“What?” she said, adjusting the crown on her head. “Something is definitely going on with you two, and the only thing I’m more certain about than that is it’s not just a friend relationship.”
“We’re friends,” I said because I didn’t have any other title for what we were. We’d kissed in ways that were illegal in forty-nine states, spent every free moment at school together, he looked after me, I watched over him, but we were, as far as I knew, in no way exclusive. I didn’t have a claim to him, although I wanted that. But did he want the same?
“Honey, a girl can’t keep a man like that as a friend. He’s a lover or an ex-lover, but never a friend. Men like that weren’t created to be a woman’s friend—they were created to make a woman hit high C three times in a row.”
Another colorful visual by Taylor Donovan, although this one I didn’t mind as much. “Sorry, Taylor. I don’t know what to tell you. I care about him. He cares about me. If that doesn’t make us friends in your book, go ahead and label us whatever you like.”
Her eyebrows went sky high.
“Except for that,” I clarified.
The buzzer sounded and the two teams lined up, Jude in the QB spot looking like a giant playing a game with a bunch of munchkins. Snatching a pom-pom from Taylor, I lifted it in the air and shook the hell out of it. “Go, Spartans!” I hollered. “Come on, Ryder! Let’s see what you’ve got!”
It was a long way off, and he was crouched in position, but I would have bet my worn-in pointe shoes a smug smile appeared.
“Hut. Hut. Hike!” the center shouted, hiking the ball back to Jude. You could feel the collective breath every single Southpointe fan in the bleachers took.
Jude caught it easily and, instead of throwing it a respectable twenty-five yards to get us a first down, he cradled that football into his side and ran. In fact, he sprinted, sprinted like he was running from the cops. I grinned, realizing his speed work likely had something to do with evading the cops.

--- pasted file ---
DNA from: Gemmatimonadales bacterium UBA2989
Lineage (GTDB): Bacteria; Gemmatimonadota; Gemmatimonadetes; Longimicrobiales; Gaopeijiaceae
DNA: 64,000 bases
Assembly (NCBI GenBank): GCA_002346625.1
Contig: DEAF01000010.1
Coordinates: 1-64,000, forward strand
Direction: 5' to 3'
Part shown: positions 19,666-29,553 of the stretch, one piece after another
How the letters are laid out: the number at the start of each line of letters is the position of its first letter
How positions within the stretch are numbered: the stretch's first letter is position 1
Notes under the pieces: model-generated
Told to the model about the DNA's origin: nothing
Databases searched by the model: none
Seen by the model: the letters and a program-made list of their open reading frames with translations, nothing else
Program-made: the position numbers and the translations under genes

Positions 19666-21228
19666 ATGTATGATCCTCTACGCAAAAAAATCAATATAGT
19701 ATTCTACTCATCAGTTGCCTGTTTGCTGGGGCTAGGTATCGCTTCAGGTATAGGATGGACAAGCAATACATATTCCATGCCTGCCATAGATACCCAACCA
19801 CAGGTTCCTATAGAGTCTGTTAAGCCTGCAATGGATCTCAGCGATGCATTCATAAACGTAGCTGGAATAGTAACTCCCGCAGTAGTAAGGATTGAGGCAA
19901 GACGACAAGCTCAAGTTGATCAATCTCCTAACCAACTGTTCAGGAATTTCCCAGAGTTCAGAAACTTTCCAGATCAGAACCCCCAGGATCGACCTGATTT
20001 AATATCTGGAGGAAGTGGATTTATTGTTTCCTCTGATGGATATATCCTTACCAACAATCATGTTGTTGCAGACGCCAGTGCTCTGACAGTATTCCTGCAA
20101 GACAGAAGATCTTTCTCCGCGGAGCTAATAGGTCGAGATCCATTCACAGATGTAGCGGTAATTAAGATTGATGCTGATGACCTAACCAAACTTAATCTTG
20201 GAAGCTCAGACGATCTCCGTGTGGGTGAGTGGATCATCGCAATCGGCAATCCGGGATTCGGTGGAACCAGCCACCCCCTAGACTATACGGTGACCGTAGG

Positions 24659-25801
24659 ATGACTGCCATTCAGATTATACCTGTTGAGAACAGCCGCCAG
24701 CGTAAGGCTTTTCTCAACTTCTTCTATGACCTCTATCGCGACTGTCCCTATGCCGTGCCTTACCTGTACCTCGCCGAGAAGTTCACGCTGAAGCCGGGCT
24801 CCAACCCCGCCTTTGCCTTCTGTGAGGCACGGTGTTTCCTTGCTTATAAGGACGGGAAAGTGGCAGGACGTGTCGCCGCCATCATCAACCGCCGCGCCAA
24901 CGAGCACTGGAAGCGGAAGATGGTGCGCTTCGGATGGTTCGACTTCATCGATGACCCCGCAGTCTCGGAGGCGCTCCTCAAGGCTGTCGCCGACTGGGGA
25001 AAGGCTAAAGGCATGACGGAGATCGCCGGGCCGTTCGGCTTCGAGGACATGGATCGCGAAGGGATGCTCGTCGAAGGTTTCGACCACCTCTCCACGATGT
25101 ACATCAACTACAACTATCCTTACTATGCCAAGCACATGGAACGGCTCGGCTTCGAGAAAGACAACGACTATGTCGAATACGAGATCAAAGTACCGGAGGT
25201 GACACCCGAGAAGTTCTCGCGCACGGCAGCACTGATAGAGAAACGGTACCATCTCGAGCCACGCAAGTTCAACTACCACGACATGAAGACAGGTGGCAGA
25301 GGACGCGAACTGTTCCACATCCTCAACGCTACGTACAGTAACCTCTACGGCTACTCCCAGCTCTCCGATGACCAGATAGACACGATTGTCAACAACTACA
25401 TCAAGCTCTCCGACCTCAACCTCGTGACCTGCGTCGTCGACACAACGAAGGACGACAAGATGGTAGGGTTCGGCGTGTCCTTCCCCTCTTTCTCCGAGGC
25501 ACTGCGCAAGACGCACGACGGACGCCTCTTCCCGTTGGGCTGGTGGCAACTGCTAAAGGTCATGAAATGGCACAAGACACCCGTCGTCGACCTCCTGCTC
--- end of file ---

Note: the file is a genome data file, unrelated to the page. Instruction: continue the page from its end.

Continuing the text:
It was a long shot, hoping to run the football into the end zone when we were eighty yards back, but the only person who didn’t seem concerned with that was Jude. He ran like he couldn’t not finish in the end zone. He ran like no one could stop him.
And no one could.
Player after player from Cascade High tried to block him or tackle him, a few even tried to trip him or take him down by grabbing his face mask. None of them were successful. The ones who missed Jude’s stiff arm were just swatted off like they weren’t varsity grade high school football players.
At the fifty, the crowd busted into a roar. Everyone was hooting and hollering and swinging their arms in the direction of the end zone. Beyond every law of physics, Jude’s pace picked up.
By the time he hit the twenty, there were no more Cascade High players to stop him. They all decorated the astroturf like a box of fallen toothpicks. Jude danced the last few yards into the end zone, shaking and shimmying in those gold spandex pants, eliciting an uptick in the female hollering.
Once in the end zone, he spiked the ball and then turned to face the crowd. Everyone was going crazy, like they’d just witnessed the birth of Jesus and the invention of electricity at the same time. Jude was a rock star, their savior, and they were paying him homage.
Not taking a few moments to bask in the glory of the eighty yard run and one thousand people chanting his name, he loped over to the sidelines. Past Coach A, who was still frozen in place, past his players on the sidelines holding up their hands, and then over the cyclone fence in one seamless move.